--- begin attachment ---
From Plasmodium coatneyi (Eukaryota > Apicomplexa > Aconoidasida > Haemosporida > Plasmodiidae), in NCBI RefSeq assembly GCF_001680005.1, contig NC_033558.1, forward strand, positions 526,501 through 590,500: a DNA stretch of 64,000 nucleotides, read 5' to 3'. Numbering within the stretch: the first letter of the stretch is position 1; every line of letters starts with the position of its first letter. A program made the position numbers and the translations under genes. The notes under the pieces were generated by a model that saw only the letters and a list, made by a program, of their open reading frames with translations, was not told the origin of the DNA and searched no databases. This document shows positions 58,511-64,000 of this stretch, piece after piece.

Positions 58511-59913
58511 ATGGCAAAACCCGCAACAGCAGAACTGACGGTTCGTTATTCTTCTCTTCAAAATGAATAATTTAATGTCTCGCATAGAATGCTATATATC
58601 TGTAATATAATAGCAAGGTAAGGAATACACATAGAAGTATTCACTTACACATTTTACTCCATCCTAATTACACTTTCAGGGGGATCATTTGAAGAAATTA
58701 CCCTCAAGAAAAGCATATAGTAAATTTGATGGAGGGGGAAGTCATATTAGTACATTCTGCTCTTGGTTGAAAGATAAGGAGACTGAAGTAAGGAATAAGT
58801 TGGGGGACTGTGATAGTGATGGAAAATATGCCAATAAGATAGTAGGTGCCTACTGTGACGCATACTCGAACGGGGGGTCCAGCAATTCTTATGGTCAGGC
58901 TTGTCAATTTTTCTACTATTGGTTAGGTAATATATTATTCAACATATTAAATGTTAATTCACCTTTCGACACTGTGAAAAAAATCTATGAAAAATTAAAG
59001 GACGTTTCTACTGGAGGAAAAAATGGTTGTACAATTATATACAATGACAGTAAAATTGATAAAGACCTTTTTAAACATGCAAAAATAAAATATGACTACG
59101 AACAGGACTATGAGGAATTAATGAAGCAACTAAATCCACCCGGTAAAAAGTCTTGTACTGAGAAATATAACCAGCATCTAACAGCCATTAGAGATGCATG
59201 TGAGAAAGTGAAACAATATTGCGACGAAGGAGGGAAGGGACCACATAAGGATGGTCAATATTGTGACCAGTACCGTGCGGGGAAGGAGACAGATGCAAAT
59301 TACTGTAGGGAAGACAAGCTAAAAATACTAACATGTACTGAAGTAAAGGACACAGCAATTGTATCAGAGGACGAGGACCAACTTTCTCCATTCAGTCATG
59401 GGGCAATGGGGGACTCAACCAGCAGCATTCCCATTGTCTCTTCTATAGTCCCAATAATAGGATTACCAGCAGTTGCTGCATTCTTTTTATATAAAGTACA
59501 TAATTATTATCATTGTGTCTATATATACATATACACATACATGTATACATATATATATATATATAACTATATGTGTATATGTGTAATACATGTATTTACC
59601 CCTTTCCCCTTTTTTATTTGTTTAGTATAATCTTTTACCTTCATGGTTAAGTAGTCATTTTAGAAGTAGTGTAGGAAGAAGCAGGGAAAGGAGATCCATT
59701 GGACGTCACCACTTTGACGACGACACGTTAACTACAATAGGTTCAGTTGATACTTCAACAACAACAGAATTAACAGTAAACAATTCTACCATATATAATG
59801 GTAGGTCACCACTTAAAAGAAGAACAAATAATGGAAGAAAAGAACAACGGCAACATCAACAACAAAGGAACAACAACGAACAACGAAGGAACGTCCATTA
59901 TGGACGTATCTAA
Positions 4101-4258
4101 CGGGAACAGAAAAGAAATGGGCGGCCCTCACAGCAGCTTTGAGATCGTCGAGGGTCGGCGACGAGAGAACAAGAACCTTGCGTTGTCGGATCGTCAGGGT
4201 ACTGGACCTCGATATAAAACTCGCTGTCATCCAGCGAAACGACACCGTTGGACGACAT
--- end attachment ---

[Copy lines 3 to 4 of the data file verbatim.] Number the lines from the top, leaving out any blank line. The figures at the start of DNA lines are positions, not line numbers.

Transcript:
58511 ATGGCAAAACCCGCAACAGCAGAACTGACGGTTCGTTATTCTTCTCTTCAAAATGAATAATTTAATGTCTCGCATAGAATGCTATATATC
58601 TGTAATATAATAGCAAGGTAAGGAATACACATAGAAGTATTCACTTACACATTTTACTCCATCCTAATTACACTTTCAGGGGGATCATTTGAAGAAATTA